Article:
Many people prefer to spend their vacations away from work, but three Jackson Township firefighters recently spent their time off by continuing to help others.
Jackson Township firefighters/paramedics Luke Smith of Pickerington and Rob Sneller of Westerville visited Haiti Jan. 24 through Feb. 1 as part of a mission trip with Grace Fellowship Church in Pickerington. Fellow firefighter/paramedic Greg Tussing of Grove City went on a mission trip to the area with Amazing Grace Christian Church of Grove City Feb. 16-23. It was Smith and Sneller's first mission trip but Tussing's second.
"I had never done a mission trip, and I always wanted to do one," Smith said. "I jumped at that opportunity."
Sneller said he had spoken with a friend from another church who had gone to El Salvador and another friend who had gone to Haiti.
"It sounded like such an experience," he said. "Let's just go and see if we can help people."
Tussing first went to Haiti as part of a surgical team in October 2007, before the 2010 earthquake that devastated much of the country.
"I guess the bigger question, to me, is why did I wait so long to go back," he said. "The need is so great. ... As poor and displaced (as the people were) then, it's much worse now."
Arriving in Port-au-Prince International Airport, Smith and Sneller said one of the first things they noticed was the smell. To Smith, it smelled like "burning dirt."
"It took four days to get used to it, where I didn't smell it in every breath," Smith said.
That smell is the result of no trash services and other sanitation; everything is burned, he said.
"To me, it smelled like a house after a fire," Sneller said.
Sneller and Smith rode from the airport to the village they would be working at on a vehicle called a "Tap-Tap," which Smith described as similar to a dump truck with benches on it.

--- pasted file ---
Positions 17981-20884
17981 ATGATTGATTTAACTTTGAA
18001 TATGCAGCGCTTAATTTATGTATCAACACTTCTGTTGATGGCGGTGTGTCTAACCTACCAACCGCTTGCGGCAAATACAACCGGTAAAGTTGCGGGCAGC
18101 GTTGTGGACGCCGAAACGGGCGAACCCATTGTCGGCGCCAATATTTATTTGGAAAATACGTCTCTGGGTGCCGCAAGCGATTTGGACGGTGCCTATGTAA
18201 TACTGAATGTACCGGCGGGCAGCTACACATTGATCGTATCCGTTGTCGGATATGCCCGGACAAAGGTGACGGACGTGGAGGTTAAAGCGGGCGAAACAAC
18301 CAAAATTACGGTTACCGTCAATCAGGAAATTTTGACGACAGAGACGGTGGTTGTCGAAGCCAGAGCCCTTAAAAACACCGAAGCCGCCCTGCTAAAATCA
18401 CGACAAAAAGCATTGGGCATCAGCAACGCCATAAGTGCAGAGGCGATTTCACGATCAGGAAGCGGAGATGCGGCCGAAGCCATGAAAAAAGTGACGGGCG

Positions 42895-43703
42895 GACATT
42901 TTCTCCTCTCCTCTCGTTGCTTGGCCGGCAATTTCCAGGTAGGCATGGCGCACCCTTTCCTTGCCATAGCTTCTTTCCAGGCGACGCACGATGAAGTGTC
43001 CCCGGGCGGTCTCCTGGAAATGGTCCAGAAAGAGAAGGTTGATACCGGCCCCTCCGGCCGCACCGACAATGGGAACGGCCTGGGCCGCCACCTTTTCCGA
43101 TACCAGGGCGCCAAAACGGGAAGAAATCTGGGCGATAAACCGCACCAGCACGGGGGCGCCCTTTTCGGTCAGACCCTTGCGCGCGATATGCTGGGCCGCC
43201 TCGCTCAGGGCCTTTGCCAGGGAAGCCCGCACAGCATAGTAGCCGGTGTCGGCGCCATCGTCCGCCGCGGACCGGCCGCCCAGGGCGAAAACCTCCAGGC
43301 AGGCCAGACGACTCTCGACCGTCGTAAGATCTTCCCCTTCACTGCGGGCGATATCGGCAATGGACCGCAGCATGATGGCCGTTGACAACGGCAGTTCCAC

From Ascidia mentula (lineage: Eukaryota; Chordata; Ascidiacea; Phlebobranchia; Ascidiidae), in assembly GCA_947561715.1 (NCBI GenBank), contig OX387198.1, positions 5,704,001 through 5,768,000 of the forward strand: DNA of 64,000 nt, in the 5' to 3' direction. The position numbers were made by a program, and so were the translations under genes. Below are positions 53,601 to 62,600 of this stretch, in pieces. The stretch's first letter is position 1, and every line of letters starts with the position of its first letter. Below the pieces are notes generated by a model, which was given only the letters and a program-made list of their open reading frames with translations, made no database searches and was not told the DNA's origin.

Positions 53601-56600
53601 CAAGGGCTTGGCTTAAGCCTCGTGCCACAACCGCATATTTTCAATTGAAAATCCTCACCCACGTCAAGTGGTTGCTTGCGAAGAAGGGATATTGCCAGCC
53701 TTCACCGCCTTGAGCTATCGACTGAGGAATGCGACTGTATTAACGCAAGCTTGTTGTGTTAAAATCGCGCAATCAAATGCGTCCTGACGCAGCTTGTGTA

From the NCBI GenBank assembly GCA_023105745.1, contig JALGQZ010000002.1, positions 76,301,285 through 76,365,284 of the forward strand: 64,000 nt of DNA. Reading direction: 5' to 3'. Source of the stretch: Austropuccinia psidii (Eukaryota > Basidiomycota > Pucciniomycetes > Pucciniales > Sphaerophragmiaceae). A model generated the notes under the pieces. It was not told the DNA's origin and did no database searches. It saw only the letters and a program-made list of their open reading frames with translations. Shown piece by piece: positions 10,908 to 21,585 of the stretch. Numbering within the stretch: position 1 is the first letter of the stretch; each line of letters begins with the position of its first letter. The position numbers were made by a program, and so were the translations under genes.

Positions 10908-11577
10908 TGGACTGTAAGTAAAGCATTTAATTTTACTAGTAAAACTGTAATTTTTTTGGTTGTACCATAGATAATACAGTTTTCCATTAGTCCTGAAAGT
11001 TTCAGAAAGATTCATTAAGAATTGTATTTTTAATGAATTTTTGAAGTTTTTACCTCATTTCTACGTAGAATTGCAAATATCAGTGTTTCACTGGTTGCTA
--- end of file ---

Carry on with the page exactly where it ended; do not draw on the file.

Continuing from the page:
"Locals pack like 50 (people) on them," Smith said. "We had 17, and we felt we were packed."
Throughout the drive, Sneller and Smith sat on top of the Tap-Tap.
"It gave us a chance to look around and see," Sneller said.
Smith said Haiti in a way has more gas stations than anywhere else because so many people sell gas in milk jugs and other containers along the roadside. There were no trees, which had long since been cut down, and tent cities were everywhere, he said.
"It was very shocking," he said. "It's very desolate."
Sneller said many people lived in shacks that he couldn't distinguish from being half-built or half-destroyed.
"I had never seen anything like it," Sneller said. "It was such a different world to me."
The pair worked at a village as part of a medical team that also included a Haitian doctor, four nurses, one dentist, one dental hygienist and 15 people from the mission.
"They call it a village, but it's grown to 120,000 people," Smith said.
On his first trip, Tussing assisted with pre-op and post-op patients who were getting surgeries for cleft lips, hernias and other conditions. His task on his second trip was different.
"We poured concrete at a new facility," he said. "During raining season, (the ground) completely floods up and becomes mud."
Tussing spent the recent trip in a more remote area of the country where there weren't any trucks and very few cars.
"The mission we went to employs a number of Haitians," he said. "They use bags of concrete and mix it on the ground."
Other workers shovel the mix into wheelbarrows to pour it.
"The job we did was putting the form in place and finishing the concrete," Tussing said.
Smith and Sneller said disease was rampant, ranging from malaria to a lot of infections.
"Most everyone there was ill," Sneller said. "Everyone just seemed used to it."
But despite their poverty and other hardships, the people of Haiti were friendly and happy, all three firefighters reported.
"Down there, people look at you, smile and say hello," Sneller said.
The firefighters said that everywhere they went, there were lots of children and even adults who wanted to walk with them and hold hands.
"They are just super full of life," Smith said.
In a country where most people get maybe one meal a day, Sneller gave one boy a Pop Tart.
"He looked excited when he figured out what it was and called his friends over to share it," he said.
"People there with next to nothing have a lot more smiles than people here who have everything," Tussing said.
Smith described the trip as a "life-changing experience."
"For me, it put your priorities in perspective," he said. "They really value human life and the relationships they have. ... We feel like we're so rich, but they're so rich in ways we're not. You really saw that on the faces of the people who were there."
Sneller said the trip was a good reminder of how so many people in the world live.
"It was a trip that gets you out of your comfort zone," he said. "I really do hope I can go back."
Tussing said he also plans to return.
"What took me back, I guess, was the overwhelming appreciation from the people," he said. "You could tell they were really grateful for any help they could get."